Senate to Vote on Pro-Abortion Obama Pick Hamilton Tuesday if Filibuster Stopped
by Steven Ertelt
November 16, 2009
Washington, DC (LifeNews.com) — The Senate will hold a vote Tuesday on the nomination of pro-abortion federal judge David Hamilton to become an appeals court judge. But that won’t happen if pro-life Sen. Jeff Sessions is successful in his filibuster of President Barack Obama’s first judicial pick.
Sessions, the top Republican on the Senate Judiciary Committee, will try to block the vote as a means of reminding Democrats they were wrong to block so many of President Bush’s nominees.
I think I will support not going forward, Sessions told reporters.
He said today that, normally, senators do not filibuster judicial nominees but he said the rule has changed and pointed to how Democrats manipulated Senate rules to prevent votes on several of Bush’s judges.
Hamilton has come under fire for turning back an informed consent law that would help women know the dangers of and alternatives to an abortion.
I believe strongly that a judge takes that oath to be impartial to serve under the constitution and activism, as I define the phrase, is when a judge allows their personal view to override their commitment to the law, Sessions said.
Hamilton’s pro-abortion position presents an "extraordinary" circumstance, he said.
If they have a record that shows their discourse, I think they can move forward pretty well, Sessions said. But I don’t think I can vote for a nominee that I believe thinks has the right to amend the Constitution.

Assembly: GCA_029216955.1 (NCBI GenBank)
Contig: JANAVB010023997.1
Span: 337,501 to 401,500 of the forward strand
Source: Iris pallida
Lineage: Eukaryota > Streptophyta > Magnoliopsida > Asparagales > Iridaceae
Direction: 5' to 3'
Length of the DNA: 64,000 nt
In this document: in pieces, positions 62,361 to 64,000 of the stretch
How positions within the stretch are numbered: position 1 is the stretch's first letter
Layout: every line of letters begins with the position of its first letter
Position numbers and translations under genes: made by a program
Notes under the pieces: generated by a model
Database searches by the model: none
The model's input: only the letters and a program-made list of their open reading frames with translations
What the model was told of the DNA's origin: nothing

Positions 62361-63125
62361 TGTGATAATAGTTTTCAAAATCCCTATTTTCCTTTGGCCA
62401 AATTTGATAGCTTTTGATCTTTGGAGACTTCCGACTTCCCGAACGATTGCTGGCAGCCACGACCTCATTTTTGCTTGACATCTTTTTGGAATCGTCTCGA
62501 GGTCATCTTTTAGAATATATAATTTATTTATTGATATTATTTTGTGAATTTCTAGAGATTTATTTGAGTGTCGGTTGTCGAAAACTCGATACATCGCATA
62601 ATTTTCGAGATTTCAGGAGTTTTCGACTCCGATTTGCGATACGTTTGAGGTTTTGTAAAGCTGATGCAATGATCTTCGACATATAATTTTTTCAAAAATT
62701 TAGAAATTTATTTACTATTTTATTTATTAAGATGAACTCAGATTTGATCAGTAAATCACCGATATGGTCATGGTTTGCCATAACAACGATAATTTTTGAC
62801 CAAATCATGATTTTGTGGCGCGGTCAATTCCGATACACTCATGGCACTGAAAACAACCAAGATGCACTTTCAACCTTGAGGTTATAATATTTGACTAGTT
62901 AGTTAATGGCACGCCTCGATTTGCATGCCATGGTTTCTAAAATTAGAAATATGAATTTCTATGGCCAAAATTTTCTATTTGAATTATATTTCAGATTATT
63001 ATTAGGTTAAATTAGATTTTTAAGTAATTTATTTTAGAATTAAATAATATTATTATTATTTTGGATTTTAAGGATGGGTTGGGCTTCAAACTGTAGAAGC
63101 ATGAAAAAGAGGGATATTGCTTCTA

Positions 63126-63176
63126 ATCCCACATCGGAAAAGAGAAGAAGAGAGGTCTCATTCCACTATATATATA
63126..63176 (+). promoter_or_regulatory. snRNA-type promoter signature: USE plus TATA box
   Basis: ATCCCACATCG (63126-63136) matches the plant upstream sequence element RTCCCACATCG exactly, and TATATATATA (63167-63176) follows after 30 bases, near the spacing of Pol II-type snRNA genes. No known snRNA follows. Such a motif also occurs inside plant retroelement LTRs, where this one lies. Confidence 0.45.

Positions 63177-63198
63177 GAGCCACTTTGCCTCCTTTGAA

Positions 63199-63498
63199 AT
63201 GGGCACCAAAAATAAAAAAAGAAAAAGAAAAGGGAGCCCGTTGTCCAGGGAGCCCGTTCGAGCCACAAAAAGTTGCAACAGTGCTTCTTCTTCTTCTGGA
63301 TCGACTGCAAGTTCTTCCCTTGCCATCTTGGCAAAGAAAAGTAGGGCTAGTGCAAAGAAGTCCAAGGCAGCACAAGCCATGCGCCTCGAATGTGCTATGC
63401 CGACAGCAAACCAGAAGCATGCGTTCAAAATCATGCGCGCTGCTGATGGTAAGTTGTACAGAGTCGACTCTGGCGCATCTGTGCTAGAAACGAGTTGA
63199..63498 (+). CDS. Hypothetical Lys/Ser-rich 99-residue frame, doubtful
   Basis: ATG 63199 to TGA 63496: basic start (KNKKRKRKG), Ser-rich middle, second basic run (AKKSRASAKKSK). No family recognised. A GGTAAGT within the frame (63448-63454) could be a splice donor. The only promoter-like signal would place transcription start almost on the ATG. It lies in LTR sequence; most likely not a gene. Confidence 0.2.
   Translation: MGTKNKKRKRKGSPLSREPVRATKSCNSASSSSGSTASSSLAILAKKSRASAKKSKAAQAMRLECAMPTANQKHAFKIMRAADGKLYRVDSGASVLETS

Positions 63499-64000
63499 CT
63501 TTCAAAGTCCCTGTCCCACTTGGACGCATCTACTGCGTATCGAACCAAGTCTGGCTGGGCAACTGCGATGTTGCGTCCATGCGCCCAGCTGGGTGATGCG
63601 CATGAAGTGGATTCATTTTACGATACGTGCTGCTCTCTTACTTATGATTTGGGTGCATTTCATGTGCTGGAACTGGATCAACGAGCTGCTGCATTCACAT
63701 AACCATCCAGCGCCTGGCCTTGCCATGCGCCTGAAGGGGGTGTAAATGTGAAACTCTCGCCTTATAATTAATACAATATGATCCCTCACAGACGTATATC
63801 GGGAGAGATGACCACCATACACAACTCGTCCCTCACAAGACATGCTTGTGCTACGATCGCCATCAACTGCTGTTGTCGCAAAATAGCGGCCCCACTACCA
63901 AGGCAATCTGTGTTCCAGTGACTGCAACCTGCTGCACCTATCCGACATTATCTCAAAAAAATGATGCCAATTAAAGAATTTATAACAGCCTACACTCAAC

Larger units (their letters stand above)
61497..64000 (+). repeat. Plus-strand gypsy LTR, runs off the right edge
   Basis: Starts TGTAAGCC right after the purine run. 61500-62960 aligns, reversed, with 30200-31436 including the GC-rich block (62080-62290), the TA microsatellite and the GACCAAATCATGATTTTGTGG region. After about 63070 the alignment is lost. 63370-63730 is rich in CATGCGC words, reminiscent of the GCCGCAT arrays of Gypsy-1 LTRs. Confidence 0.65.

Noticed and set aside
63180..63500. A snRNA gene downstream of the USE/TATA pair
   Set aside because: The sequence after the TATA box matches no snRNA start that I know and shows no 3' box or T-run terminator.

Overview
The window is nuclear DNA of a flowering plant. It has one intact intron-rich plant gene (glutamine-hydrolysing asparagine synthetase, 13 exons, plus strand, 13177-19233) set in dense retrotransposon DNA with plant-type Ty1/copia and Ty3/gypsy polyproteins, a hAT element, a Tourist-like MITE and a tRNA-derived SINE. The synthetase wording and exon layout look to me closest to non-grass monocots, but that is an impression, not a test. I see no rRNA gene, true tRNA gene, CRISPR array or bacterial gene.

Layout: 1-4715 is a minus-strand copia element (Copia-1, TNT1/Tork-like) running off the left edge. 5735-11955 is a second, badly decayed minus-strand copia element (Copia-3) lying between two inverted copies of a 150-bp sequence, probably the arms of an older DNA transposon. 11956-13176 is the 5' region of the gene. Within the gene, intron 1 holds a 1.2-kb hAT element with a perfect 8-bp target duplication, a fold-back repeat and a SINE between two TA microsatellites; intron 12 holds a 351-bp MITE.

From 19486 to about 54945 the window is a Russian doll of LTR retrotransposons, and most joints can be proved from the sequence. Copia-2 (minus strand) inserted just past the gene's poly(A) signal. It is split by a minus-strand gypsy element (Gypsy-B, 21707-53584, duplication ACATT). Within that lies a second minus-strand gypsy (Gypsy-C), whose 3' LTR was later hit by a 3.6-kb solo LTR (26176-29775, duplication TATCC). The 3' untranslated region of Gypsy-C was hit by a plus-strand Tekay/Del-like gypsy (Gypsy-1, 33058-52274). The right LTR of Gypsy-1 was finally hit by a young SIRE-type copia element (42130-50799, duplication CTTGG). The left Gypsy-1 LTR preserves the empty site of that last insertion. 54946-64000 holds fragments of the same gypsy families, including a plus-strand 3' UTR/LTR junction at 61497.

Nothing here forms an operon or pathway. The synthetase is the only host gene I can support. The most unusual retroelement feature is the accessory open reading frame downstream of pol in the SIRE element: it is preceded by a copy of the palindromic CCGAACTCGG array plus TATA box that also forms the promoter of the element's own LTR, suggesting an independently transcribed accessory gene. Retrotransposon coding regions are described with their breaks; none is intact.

To overcome a filibuster, Senate Majority Leader Harry Reid and Hamilton backers will need 60 votes and the battle to get them will be close.
On one side, pro-life Democratic Sen. Ben Nelson has said he will oppose Hamilton over abortion (though whether he will support a filibuster is unclear). On the other side, nominally pro-life Sen. Dick Lugar has said he will back Hamilton.
In June, the Senate Judiciary Committee voted along party lines to approve Hamilton with Democrats voting yes and Republicans no.
The 7th Circuit Court of Appeals, to which Hamilton has been nominated, handles cases involving pro-life issues from Indiana, Illinois and Wisconsin.
Hamilton issued a series of rulings over seven years that prevented Indiana from implementing its informed consent law. He found his decision against the Indiana informed consent law overturned by the appeals court where he may serve.
In fact, the 7th Circuit Court issued a statement chiding him for holding up the law.
"For seven years Indiana has been prevented from enforcing a statute materially identical to a law held valid by the Supreme Court in Casey, by this court in Karlin, and by the fifth circuit in Barnes," the appeals judges wrote in their decision.
"No court anywhere in the country (other than one district judge in Indiana [i.e., Hamilton]) has held any similar law invalid in the years since Casey," they added. "[I]t is an abuse of discretion for a district judge to issue a pre-enforcement injunction while the effects of the law (and reasons for those effects) are open to debate."
Prior to becoming a federal judge, Hamilton was the vice president for litigation and a board member of the Indiana branch of the ACLU, a top pro-abortion law firm.
Hamilton was initially appointed by President Clinton to a district judgeship in Indiana in 1994 even though the ABA gave him a not qualified rating.
ACTION: Contact your members of the Senate and express your opposition to Hamilton’s nomination and support for the filibuster. You can find contact information for any senator at https://www.senate.gov/general/contact_information/senators_cfm.cfm
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